Sunday, March 04, 2007

The Missing Proletariat

As some of you may know I'm a big fan of Economist Hernando DeSoto. I covered some of his thinking in Property. Which is all about the historical origins of property. Of course the origin of the desire for property is biological. What property rights do is minimize the fighting about property. Making the owner more secure.

Economic development expert Peter Schaefer says we have a property problem in Iraq.

Vietnam sparked Schaefer’s interest in economic development. I spoke to him yesterday (March 2) on the phone. Pete told me: “I couldn’t get my mind around the fact that the Vietnamese people were so smart and industrious and yet they were just so damn poor. The (destructive effects of the) war didn’t answer that for me. Why would someone choose Mao over Jefferson?”

Schaefer concluded the Vietnamese Communists pursued a calculated land reform policy, one that leveraged Vietnamese villagers’ traditional recognition of property rights.

He also looked at World War Two. “One of the crucial pieces of what we did in Japan was to give property rights to peasants who didn’t have them,” Schaefer said. “That was fifty percent of the population, approximately. General MacArthur (on the advice of his staff) gave the peasants their land and almost overnight created middle class. It was a brilliant move.”

In the 1990s, Schafer noted, Peru turned the “land reform” tables on the Communists. Property right reform helped defeat Peru’s “Maoist” Shining Path guerrilla movement.
OK. That was the wind up. How about the pitch?
“The Third World is not populated by proletariats, it’s populated by entrepreneurs– successful small business people,” Schafer said. (And that is what I’ve seen in the time I’ve spent in developing nations.) He added: “If you are someone who is surviving and raising a family by taking a bunch of bananas from out the city and bringing it in (to sell) you are an entrepreneur. You understand business —by low sell high And if you come to them and say you want to extend credit to them they understand that.”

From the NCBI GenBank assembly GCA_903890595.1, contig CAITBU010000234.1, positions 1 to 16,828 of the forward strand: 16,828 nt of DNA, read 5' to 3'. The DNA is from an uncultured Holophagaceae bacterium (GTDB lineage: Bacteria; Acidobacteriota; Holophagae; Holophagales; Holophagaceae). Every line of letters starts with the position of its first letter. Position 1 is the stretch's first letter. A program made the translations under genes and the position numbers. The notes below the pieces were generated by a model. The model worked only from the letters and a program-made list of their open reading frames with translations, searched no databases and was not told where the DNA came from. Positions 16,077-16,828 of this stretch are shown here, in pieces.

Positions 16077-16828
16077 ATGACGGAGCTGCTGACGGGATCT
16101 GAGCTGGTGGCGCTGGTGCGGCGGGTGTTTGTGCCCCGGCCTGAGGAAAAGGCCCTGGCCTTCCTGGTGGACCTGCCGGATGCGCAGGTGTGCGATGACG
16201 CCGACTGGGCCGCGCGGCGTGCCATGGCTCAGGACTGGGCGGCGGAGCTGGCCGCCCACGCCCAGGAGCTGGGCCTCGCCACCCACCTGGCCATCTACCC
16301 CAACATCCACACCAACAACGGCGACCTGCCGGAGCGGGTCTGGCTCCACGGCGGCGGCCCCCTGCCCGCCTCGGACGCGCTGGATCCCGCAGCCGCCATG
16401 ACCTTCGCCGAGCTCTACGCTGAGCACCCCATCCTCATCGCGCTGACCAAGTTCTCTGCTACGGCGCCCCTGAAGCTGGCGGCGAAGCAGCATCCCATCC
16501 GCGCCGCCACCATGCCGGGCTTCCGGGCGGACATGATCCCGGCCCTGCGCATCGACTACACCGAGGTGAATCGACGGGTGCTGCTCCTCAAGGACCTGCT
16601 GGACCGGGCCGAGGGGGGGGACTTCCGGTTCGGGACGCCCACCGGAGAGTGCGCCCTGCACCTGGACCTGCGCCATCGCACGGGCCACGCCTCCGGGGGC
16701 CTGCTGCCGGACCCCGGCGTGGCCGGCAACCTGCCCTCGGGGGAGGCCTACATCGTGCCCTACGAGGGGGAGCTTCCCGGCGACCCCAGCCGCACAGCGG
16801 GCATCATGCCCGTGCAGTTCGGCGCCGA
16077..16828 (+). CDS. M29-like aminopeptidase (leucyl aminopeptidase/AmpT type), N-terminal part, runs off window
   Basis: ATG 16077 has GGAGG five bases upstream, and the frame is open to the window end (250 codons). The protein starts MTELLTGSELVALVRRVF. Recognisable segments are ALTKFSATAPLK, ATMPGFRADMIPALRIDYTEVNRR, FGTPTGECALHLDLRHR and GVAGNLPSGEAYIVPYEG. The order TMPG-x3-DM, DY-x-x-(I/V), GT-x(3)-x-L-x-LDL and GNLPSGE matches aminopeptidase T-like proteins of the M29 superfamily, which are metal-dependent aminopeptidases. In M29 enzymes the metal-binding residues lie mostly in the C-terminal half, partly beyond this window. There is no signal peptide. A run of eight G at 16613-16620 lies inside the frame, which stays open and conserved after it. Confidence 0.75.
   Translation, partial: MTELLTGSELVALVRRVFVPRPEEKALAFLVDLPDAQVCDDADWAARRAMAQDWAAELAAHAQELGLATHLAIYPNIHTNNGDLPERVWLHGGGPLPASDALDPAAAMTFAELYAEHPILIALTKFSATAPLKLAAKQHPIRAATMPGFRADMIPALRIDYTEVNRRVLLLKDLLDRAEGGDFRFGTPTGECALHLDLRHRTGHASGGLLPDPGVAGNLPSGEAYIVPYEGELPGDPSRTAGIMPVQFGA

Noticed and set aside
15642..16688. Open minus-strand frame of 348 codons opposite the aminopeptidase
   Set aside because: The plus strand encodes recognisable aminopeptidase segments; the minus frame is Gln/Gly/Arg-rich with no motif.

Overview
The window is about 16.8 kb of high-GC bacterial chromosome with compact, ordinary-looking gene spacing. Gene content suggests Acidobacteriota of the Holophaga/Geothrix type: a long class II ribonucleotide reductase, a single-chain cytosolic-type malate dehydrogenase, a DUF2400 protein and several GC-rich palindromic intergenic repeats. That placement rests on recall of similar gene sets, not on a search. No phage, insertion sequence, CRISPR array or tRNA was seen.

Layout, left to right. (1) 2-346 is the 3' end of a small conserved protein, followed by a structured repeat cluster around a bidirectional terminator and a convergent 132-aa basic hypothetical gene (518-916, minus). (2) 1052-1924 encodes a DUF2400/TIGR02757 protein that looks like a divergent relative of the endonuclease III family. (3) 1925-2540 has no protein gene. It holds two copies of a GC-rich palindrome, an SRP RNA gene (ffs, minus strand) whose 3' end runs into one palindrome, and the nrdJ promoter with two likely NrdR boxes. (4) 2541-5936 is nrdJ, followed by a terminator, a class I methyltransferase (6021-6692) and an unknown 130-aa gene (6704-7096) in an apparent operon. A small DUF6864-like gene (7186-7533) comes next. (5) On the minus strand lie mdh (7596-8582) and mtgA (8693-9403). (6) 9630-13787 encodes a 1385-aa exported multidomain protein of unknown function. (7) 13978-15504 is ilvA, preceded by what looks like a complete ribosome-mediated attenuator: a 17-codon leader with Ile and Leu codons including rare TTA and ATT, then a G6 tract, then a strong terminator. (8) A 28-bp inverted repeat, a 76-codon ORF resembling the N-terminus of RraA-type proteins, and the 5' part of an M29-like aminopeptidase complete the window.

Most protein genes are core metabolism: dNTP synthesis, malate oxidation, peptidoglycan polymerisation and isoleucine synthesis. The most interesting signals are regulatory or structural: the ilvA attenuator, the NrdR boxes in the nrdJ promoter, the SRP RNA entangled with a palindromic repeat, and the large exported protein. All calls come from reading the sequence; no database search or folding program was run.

In Schafer’s view, property right reform gives Iraqi Prime Minister Nouri al-Maliki’s government a very powerful political weapon, one that has war-winning potential.

Schafer supplied some fascinating evidence. According to Schafer, less than five percent of Iraq’s cultivatable agricultural land is “freehold” (owned with clear title). 95 percent of the cultivatable land in Iraq is therefore “dead” (illiquid) and cannot be used as security for a bank loan. “Iraqi farmers who lack clear title can’t get (bank) loans,” Schaefer said. That limits economic creativity, particularly in a population demonstrably successful at small business operations. Schafer believes that 95 percent of family homes in Iraq also lack clear, secure title.

“Prime Minister Maliki needs to go on television,” Schaefer advised, “and say “Citizens of Iraq, 95 percent of the property in this country is not legally in your name. You don’t have title to your own land or your own houses. We’re going to change that right now.””
The article gives lots more reasons for doing property reform. So go read it all.

H/T Instapundit

Cross Posted at Classical Values and at The Astute Bloggers

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